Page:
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Governor of the Central Bank of Nigeria, Mr Godwin Emefiele, said NIRSAL Microfinance Bank will start offering loans to small businesses at a single digit interest rate of five per cent.

Mr Emefiele made the disclosure, Wednesday, during an inspection tour of the bank’s facilities located in Gwagwalada, Abuja. According to him, the newly-established MFB has been mandated to do everything possible to empower small businesses across Nigeria.

According to him, NIRSAL Microfinance Bank’s target is to have a total of 774 branches across the local governemnt areas in the country. So far, only five branches have been established, even as fifty new branches are being planned for the next phase.

Other pilot phases for NIRSAL Microfinance Bank are: Ibadan, Bauchi, Kaduna, Enugu, Lokoja, and Port Harcourt, Mr Emefiele said.

Speaking further, Mr Emefiele said that the new microfinance bank, which has N5 billion worth of capital base, is expected to help the CBN actualise its 80% financial inclusion target by 2020.

As we reported, the Nigeria Incentive-Based Risk Sharing System for Agricultural Lending (NIRSAL) unveiled the new national Microfinance Bank (MFB) earlier this year, with the intention to catering to over 400,000 Small and Medium Enterprises (SMEs) within its first two years. It is wholly-owned by the Central Bank of Nigeria.

Mr Emefiele said the loan scheme would be financed with money from the Agribuisness/Small and Medium Enterprises Investment fund. The repayment period for every loan is five years. There will be a two year moratorium.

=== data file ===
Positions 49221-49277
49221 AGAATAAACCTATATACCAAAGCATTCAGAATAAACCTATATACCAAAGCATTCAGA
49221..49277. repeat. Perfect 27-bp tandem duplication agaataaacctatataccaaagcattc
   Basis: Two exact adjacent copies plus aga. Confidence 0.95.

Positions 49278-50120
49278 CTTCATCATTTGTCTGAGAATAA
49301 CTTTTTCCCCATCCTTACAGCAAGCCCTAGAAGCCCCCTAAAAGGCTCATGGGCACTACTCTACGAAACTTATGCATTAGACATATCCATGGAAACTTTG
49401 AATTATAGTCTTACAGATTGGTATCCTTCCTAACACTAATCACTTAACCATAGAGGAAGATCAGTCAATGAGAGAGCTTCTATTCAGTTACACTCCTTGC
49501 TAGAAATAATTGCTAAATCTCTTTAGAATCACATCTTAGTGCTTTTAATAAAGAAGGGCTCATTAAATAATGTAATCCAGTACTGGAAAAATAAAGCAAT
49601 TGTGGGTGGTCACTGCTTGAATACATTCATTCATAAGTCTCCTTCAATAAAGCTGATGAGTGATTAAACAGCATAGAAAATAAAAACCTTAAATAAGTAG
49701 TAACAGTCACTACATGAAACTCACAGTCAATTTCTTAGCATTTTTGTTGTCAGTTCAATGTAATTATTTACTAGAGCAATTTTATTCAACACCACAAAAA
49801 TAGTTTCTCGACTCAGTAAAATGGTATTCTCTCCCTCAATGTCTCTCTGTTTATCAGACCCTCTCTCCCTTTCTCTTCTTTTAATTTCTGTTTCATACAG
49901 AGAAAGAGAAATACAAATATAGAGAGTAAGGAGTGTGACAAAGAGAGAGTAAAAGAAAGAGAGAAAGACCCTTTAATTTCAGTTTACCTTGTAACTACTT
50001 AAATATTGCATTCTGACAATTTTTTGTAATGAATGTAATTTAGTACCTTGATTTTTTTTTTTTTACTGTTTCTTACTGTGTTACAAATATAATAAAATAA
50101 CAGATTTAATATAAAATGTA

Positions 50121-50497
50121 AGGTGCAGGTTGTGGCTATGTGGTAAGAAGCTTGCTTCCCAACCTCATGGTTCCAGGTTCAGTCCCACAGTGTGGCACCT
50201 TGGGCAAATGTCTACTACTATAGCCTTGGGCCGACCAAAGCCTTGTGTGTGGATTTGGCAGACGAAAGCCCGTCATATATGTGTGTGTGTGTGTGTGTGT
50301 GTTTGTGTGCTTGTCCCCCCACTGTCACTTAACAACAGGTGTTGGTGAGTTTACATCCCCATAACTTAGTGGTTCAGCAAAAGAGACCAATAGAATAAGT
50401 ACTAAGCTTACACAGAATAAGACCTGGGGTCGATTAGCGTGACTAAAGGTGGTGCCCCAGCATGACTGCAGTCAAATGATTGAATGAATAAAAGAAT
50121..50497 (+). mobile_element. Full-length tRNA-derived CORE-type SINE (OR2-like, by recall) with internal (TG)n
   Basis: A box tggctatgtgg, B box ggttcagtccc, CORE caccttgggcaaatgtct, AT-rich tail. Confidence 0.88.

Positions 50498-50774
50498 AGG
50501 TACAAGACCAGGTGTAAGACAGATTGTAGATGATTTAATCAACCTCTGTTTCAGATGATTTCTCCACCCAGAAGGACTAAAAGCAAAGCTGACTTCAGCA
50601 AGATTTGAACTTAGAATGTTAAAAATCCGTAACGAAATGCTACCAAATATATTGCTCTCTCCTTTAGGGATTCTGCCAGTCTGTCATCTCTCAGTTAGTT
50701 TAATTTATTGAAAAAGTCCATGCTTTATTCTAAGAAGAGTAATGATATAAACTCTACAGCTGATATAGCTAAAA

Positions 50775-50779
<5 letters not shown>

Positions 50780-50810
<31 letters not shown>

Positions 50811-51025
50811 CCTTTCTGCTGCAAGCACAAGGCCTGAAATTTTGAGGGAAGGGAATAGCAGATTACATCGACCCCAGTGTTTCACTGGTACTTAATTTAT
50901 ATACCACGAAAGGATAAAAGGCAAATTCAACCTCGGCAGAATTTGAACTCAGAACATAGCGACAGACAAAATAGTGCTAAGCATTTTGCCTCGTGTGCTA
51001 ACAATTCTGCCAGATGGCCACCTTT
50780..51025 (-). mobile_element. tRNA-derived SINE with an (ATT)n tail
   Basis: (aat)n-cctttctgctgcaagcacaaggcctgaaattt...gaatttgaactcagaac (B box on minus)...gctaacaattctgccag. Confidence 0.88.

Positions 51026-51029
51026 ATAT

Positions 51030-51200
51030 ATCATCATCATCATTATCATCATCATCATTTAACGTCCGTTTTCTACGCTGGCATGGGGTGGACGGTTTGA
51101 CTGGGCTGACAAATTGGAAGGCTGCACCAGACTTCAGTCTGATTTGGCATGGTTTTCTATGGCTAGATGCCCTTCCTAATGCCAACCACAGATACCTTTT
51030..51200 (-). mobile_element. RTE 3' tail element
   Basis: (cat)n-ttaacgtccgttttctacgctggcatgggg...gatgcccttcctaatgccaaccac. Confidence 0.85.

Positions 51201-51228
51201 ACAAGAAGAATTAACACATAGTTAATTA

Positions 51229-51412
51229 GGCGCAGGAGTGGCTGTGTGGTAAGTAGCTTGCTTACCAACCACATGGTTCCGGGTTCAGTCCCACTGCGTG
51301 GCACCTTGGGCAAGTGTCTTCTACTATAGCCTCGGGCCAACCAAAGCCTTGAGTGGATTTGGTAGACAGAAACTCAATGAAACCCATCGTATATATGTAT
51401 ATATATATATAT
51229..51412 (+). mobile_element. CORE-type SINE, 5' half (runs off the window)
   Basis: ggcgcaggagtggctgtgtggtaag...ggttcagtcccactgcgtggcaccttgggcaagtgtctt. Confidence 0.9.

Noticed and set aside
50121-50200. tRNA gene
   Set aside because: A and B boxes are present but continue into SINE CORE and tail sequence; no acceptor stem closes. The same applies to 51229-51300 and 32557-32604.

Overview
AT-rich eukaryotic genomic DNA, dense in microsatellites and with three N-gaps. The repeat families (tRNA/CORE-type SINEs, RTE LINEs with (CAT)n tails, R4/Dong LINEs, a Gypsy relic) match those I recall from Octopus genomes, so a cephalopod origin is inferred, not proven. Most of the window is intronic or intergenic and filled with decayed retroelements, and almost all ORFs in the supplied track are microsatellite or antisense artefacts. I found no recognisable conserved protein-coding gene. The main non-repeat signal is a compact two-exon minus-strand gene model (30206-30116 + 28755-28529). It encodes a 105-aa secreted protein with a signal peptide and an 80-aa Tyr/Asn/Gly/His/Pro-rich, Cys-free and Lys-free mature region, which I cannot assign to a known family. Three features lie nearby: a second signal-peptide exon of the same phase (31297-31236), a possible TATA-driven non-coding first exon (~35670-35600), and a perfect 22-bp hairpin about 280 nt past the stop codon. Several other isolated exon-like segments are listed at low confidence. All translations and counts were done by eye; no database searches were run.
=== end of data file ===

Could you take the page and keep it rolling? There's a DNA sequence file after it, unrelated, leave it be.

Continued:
“The biggest problem that small businesses always have is access to credit and I am happy that with the establishment of this microfinance bank, which will be in at least one local government and we are talking about the 774 locations across the country.

“We will be able to have a financial institution that will help to deepen financial inclusion to make it easy for people to access credit, particularly the small and unbanked people, because we have always said that these are the very weak.

“We will use this to improve access to credit. Interest rate for this will be at five per cent and the loan will be for a tenure of seven years with two years moratorium.”

No Collateral issue

Meanwhile, bearing in mind that some businessmen have issues with collaterals, Mr Emefiele said that NIRSAL would give out loans without using the conventional collateral requirements.

He said “We know that those who are weak in terms of those who are unable to access credit, the big issue for them is their inability to provide collateral.”


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